* See Winchester on the Seventeenth Article, p. 60. and Heylyn's Quinquart. Hift. part. ii. chap. viii. sect. 2.

ments, differed from some of his brethren on the continent concerning these mysterious doctrines; and expressed himself in terms, not only inconsistent, but pointedly and strongly at variance, with the system of Calvin; and reprobated some of his fundamental principles, as heresies which the ancients most severely condemned; as “ the dreams of enthusiasm," “ the dotage of Stoicism,” and “ the ravings « of Manichæan madness!."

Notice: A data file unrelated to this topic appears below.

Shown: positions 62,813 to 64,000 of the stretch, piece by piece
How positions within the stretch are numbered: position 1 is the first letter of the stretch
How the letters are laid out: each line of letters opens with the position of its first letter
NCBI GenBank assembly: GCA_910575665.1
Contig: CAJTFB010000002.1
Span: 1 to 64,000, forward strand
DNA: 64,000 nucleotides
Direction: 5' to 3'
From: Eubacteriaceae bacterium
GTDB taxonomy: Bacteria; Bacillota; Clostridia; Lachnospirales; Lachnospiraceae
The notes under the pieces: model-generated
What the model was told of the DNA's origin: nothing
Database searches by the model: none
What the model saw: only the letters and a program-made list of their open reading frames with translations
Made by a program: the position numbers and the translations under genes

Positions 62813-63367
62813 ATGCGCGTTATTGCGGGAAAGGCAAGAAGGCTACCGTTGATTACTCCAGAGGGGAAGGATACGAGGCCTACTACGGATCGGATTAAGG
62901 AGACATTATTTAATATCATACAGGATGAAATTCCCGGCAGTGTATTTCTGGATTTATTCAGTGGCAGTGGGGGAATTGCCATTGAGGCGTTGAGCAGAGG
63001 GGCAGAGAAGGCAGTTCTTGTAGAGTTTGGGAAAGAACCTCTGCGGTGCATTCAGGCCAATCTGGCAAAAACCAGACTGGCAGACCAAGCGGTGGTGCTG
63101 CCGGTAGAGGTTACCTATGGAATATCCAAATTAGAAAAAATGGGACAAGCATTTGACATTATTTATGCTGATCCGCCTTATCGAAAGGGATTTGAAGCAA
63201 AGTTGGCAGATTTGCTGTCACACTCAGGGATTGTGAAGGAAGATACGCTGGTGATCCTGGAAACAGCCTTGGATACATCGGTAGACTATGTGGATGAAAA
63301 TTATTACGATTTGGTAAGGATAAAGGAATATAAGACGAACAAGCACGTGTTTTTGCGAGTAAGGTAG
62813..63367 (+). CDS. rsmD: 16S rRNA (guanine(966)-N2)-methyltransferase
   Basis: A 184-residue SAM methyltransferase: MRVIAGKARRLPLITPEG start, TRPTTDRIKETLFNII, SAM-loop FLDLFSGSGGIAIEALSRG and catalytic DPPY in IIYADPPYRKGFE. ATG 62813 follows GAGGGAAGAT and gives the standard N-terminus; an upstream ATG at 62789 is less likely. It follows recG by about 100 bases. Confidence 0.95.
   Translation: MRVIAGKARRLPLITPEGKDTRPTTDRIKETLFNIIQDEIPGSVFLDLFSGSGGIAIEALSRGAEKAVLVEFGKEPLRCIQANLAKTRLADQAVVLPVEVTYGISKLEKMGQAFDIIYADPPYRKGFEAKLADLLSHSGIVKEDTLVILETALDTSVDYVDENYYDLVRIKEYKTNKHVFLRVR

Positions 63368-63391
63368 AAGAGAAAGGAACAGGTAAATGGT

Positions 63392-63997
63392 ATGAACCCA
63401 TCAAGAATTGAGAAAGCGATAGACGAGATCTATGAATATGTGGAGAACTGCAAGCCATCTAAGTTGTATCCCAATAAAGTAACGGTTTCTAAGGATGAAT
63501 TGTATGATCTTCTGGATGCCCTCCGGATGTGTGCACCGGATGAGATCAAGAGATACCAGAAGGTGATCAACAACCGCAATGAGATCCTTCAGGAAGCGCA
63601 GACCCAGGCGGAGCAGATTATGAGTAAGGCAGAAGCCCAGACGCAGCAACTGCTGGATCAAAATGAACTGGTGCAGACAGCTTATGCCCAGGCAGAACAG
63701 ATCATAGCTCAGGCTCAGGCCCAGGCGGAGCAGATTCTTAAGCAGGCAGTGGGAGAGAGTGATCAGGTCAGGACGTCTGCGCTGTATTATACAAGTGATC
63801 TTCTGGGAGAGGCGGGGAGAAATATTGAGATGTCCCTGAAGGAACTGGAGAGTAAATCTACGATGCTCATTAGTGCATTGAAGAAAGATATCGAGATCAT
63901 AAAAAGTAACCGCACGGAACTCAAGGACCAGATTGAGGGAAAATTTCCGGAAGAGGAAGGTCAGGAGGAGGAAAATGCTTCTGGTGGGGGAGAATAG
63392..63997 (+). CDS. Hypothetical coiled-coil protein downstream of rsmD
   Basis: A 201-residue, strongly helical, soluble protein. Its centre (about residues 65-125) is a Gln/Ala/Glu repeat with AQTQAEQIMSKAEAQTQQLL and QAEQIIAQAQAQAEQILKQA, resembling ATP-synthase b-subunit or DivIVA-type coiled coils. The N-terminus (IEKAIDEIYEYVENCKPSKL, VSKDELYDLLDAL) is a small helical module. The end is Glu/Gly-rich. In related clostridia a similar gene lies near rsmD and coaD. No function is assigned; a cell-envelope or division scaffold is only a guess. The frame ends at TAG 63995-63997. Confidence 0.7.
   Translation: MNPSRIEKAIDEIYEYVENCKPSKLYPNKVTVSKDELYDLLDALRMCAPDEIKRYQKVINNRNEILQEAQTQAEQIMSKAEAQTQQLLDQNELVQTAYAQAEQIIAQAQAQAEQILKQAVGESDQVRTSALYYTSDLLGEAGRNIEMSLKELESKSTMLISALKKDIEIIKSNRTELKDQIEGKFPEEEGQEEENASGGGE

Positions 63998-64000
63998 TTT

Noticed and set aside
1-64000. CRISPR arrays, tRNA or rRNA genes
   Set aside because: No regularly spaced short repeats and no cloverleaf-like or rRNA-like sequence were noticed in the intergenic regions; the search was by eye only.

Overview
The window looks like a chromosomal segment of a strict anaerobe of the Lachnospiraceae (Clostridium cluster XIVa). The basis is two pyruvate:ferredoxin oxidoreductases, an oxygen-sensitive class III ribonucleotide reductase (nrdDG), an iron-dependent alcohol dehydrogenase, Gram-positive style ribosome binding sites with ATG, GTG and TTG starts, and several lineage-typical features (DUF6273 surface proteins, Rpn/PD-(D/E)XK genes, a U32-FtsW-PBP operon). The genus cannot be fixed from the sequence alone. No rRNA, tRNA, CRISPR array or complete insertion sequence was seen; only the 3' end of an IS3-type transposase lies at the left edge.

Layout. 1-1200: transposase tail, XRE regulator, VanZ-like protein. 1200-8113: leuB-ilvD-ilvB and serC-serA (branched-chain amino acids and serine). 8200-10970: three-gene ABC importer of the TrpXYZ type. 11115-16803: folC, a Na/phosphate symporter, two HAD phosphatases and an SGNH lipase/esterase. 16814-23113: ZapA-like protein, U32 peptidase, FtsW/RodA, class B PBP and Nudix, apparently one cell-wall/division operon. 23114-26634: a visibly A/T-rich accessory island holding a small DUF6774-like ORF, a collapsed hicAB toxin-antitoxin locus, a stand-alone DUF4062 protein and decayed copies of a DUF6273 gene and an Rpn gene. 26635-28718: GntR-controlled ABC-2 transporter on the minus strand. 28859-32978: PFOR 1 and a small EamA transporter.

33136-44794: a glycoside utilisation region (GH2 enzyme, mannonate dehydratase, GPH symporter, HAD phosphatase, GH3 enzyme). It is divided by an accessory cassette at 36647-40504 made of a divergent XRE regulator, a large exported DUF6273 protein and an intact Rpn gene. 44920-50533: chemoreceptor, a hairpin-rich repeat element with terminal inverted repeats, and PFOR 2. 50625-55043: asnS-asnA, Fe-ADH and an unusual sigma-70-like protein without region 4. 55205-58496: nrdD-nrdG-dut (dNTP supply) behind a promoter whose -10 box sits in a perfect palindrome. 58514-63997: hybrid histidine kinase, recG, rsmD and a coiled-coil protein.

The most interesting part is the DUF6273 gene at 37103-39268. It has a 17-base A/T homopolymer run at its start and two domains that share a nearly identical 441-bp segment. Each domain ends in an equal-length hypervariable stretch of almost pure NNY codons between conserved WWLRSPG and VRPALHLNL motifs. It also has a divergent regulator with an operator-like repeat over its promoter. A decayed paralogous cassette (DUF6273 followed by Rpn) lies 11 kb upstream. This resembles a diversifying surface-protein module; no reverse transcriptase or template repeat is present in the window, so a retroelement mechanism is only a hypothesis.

This statement of the scriptural significations of the term election, may perhaps ferve to guard the inexperienced and unwary against much misrepresentation, which I apprehend to be employed, and much misconception which prevails, on the subject; and to supply them with a clue for unravelling several detached passages, some of them, we allow, not deftitute of intricacy, which have been repeatedly explained, but are still continually forced upon our notice. It appears to me indeed to be a vital objection to the doctrines of Calvin, that they are grounded upon an imperfect and parç tial view of revelation, and rest upon a dubious at least, if not a decidedly false, interpretation of such detached paffages, instead of being established on a comprehensive survey of holy writ: otherwise tenets could never be maintained, which are fo incompatible with the notions, which the Holy Spirit gives us, of God's attributes and his moral government of the universe; with the general conditions of the Gospel covenant ; and with the promises of God, as they are generally set forth to us in holy Scripture.